We have previously reported on the antimetastatic effects of experimental adoptive immunotherapy using plastic adherent lymphokine-activated killer cells (ALAK) cells (R. E. Schwarz et al. Cancer Res. 49: 1441, 1989). We have also reported that the spleen is a superior source of lymphocytes for A-LAK cell generation (R. E. Schwarz and J. C. Hiserodt, Med. Hypotheses 28: 165, 1989). This study, therefore, was designed to examine the effects of splenectomy itself on tumor growth in an experimental animal model. Natural killer (NK)-resistant MADB106 mammary adenocarcinoma cells were injected iv into F344 rats to generate multiple lung metastases. Splenectomies (Sx) were performed on Days -6, -3, -1, 0, 1, 3, 6, and 10, counted from the time of tumor injection. Groups consisted of six animals each, and shamanesthetized and -operated animals served as controls. Splenectomies, if performed between Days -3 and +1, had significant antitumor effects as documented by the number of outgrowing surface metastases (5 ± 7 vs >300; P < 0.0001) and by animal survival (>100 vs 21 ± 3 days; P < 0.001). However, splenectomies, performed at an earlier or later stage, did not show these effects. Sx did not alter peripheral blood NK activity or the percentages of mononuclear cell subsets except for a slight decrease in the T-helper/T-suppressor ratio (P < 0.04). Interleukin 2 (rhIL2), given at 2.5 × 105 U/kg/day for 3 days immediately after splenectomy, completely abrogated the observed antitumor effects. Subcutaneous tumor rechallenge of long-term surviving animals showed no tumor take in 87% of the animals. We conclude that the development of tumor-specific immunity in this model is facilitated, if splenectomy is performed during a critical interval, and is abrogated by IL2 administration. Splenectomy can show significant immunomodulatory and/or therapeutic effects in tumor-bearing individuals.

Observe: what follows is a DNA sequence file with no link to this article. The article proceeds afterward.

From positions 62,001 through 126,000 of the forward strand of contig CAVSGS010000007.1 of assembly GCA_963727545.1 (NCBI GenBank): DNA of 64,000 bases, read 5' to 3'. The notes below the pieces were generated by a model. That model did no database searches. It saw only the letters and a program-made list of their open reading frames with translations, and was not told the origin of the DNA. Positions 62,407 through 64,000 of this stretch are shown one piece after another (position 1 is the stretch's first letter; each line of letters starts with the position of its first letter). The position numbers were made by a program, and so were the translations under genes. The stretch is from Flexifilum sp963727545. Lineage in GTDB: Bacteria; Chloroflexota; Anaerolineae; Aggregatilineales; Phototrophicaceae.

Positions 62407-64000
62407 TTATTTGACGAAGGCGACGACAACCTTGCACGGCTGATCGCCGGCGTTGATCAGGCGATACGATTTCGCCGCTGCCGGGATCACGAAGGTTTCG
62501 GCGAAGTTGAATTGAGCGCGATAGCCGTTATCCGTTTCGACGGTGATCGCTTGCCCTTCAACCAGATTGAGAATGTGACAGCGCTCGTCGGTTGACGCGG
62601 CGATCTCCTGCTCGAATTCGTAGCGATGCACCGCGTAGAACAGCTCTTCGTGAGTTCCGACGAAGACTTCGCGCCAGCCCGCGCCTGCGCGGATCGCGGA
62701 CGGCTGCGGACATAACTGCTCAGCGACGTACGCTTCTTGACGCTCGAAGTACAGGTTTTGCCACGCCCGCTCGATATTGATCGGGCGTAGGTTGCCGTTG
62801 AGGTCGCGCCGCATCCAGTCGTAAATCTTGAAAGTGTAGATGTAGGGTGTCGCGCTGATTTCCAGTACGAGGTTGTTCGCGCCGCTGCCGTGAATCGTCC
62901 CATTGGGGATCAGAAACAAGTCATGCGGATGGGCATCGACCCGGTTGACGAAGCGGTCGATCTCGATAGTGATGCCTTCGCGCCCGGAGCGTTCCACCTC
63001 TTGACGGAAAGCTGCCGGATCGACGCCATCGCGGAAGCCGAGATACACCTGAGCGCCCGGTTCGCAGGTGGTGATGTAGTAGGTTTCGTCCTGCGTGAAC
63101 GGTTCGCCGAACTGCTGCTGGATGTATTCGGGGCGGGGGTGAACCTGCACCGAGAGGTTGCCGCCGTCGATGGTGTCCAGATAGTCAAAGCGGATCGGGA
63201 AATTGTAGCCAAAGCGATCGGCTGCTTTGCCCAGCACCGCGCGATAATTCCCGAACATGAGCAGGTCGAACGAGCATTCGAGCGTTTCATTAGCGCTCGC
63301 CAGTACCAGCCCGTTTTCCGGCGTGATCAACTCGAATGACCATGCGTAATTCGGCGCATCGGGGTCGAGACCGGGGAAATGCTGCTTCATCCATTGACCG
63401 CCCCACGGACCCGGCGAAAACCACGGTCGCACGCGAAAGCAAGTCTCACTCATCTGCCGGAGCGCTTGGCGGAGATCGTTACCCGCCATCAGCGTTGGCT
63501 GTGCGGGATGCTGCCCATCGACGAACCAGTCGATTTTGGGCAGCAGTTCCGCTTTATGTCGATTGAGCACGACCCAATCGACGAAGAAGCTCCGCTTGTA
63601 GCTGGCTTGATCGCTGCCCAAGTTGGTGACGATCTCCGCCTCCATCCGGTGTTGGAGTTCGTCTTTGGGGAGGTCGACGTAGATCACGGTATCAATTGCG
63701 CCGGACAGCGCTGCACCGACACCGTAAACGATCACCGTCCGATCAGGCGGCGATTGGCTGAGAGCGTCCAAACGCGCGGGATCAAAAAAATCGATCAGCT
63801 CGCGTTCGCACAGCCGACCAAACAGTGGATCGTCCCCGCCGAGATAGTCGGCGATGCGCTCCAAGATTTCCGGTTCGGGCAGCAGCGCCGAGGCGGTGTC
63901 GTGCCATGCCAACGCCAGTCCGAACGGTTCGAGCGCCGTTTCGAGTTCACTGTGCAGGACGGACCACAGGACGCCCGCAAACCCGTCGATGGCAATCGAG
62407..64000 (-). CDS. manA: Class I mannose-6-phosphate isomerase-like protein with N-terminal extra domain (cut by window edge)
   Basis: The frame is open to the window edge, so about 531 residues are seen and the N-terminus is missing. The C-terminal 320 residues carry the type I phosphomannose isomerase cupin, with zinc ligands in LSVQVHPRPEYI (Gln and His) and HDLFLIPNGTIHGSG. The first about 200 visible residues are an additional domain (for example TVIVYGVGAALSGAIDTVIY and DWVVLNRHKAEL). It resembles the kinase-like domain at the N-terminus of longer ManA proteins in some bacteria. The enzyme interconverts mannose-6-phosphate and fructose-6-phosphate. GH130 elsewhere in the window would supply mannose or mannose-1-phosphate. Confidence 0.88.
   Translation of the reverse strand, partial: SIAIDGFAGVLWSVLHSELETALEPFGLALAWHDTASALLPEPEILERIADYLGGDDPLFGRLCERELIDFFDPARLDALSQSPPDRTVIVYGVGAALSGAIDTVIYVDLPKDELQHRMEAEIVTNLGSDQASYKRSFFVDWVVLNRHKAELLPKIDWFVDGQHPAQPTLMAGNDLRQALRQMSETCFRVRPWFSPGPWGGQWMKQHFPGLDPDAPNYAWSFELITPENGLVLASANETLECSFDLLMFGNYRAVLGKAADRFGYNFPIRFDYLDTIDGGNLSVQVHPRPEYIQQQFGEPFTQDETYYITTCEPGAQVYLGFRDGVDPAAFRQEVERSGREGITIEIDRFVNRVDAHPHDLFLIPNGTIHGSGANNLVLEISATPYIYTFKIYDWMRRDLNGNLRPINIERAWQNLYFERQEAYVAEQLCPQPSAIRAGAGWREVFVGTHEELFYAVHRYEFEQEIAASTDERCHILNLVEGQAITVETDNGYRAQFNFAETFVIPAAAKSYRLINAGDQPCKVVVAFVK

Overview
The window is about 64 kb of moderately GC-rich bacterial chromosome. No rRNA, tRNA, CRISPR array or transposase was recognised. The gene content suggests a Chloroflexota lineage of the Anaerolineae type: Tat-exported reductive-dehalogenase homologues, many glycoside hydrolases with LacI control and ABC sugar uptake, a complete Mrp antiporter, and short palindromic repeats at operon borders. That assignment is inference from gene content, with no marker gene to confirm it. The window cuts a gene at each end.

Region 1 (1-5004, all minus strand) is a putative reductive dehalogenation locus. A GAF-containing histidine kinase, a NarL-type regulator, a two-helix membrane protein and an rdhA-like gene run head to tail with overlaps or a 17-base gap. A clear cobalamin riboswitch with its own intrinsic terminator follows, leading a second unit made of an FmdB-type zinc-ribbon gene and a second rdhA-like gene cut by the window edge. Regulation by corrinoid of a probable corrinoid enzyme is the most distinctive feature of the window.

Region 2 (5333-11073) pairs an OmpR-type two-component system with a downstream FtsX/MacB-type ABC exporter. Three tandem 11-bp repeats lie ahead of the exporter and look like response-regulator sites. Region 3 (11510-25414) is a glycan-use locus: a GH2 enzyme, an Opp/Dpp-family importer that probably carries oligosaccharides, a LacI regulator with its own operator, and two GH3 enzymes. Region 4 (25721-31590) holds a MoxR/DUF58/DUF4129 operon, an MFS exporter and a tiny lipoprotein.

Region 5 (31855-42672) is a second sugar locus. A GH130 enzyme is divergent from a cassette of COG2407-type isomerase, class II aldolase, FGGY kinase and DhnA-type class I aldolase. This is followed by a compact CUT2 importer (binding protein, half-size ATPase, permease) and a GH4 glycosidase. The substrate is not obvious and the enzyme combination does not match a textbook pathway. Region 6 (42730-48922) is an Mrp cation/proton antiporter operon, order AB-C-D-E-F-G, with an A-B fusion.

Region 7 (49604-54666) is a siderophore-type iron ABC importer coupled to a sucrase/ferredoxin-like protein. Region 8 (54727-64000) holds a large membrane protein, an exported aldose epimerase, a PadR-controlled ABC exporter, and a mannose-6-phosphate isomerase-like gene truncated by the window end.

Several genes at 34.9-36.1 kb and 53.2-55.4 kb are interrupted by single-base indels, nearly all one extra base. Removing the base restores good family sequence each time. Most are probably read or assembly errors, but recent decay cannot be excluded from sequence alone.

ASJC Scopus subject areas